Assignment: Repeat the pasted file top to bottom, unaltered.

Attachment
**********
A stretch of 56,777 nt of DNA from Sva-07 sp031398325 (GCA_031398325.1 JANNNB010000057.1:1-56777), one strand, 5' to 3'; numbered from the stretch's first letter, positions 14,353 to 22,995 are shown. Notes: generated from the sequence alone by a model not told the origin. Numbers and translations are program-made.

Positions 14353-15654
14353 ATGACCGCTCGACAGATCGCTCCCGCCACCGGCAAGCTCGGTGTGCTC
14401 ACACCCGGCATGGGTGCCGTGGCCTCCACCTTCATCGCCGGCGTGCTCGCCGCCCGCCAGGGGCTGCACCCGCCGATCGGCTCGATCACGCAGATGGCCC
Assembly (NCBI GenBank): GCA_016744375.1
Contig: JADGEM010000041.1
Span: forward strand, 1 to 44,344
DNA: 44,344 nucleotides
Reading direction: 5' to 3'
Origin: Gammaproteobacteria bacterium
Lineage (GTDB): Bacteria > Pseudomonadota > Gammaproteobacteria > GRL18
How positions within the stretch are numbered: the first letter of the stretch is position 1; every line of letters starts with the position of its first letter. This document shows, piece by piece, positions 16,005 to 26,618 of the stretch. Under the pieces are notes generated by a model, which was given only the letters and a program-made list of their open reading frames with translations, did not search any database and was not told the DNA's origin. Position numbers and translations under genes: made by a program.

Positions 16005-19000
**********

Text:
A stretch of 56,777 nt of DNA from Sva-07 sp031398325 (GCA_031398325.1 JANNNB010000057.1:1-56777), one strand, 5' to 3'; numbered from the stretch's first letter, positions 14,353 to 22,995 are shown. Notes: generated from the sequence alone by a model not told the origin. Numbers and translations are program-made.

Positions 14353-15654
14353 ATGACCGCTCGACAGATCGCTCCCGCCACCGGCAAGCTCGGTGTGCTC
14401 ACACCCGGCATGGGTGCCGTGGCCTCCACCTTCATCGCCGGCGTGCTCGCCGCCCGCCAGGGGCTGCACCCGCCGATCGGCTCGATCACGCAGATGGCCC
Assembly (NCBI GenBank): GCA_016744375.1
Contig: JADGEM010000041.1
Span: forward strand, 1 to 44,344
DNA: 44,344 nucleotides
Reading direction: 5' to 3'
Origin: Gammaproteobacteria bacterium
Lineage (GTDB): Bacteria > Pseudomonadota > Gammaproteobacteria > GRL18
How positions within the stretch are numbered: the first letter of the stretch is position 1; every line of letters starts with the position of its first letter. This document shows, piece by piece, positions 16,005 to 26,618 of the stretch. Under the pieces are notes generated by a model, which was given only the letters and a program-made list of their open reading frames with translations, did not search any database and was not told the DNA's origin. Position numbers and translations under genes: made by a program.

Positions 16005-19000